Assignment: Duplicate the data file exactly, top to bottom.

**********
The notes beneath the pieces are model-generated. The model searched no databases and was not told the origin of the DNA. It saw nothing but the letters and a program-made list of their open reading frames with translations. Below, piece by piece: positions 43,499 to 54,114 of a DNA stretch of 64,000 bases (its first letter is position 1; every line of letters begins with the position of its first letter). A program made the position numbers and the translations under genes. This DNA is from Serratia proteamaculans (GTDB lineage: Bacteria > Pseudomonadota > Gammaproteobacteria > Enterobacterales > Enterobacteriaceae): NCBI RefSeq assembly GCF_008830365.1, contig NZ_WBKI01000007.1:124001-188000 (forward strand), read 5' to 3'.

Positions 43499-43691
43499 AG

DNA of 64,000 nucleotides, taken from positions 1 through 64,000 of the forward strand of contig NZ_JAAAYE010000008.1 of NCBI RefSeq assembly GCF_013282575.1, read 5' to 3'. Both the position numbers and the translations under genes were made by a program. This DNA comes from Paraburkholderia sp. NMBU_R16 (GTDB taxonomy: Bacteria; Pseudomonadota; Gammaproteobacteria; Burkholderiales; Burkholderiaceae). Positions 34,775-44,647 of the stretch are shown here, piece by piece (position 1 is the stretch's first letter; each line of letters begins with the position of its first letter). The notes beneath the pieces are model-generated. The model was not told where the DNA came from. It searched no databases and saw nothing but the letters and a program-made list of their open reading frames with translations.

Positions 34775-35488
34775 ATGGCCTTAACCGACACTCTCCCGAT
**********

The notes beneath the pieces are model-generated. The model searched no databases and was not told the origin of the DNA. It saw nothing but the letters and a program-made list of their open reading frames with translations. Below, piece by piece: positions 43,499 to 54,114 of a DNA stretch of 64,000 bases (its first letter is position 1; every line of letters begins with the position of its first letter). A program made the position numbers and the translations under genes. This DNA is from Serratia proteamaculans (GTDB lineage: Bacteria > Pseudomonadota > Gammaproteobacteria > Enterobacterales > Enterobacteriaceae): NCBI RefSeq assembly GCF_008830365.1, contig NZ_WBKI01000007.1:124001-188000 (forward strand), read 5' to 3'.

Positions 43499-43691
43499 AG

DNA of 64,000 nucleotides, taken from positions 1 through 64,000 of the forward strand of contig NZ_JAAAYE010000008.1 of NCBI RefSeq assembly GCF_013282575.1, read 5' to 3'. Both the position numbers and the translations under genes were made by a program. This DNA comes from Paraburkholderia sp. NMBU_R16 (GTDB taxonomy: Bacteria; Pseudomonadota; Gammaproteobacteria; Burkholderiales; Burkholderiaceae). Positions 34,775-44,647 of the stretch are shown here, piece by piece (position 1 is the stretch's first letter; each line of letters begins with the position of its first letter). The notes beneath the pieces are model-generated. The model was not told where the DNA came from. It searched no databases and saw nothing but the letters and a program-made list of their open reading frames with translations.

Positions 34775-35488
34775 ATGGCCTTAACCGACACTCTCCCGAT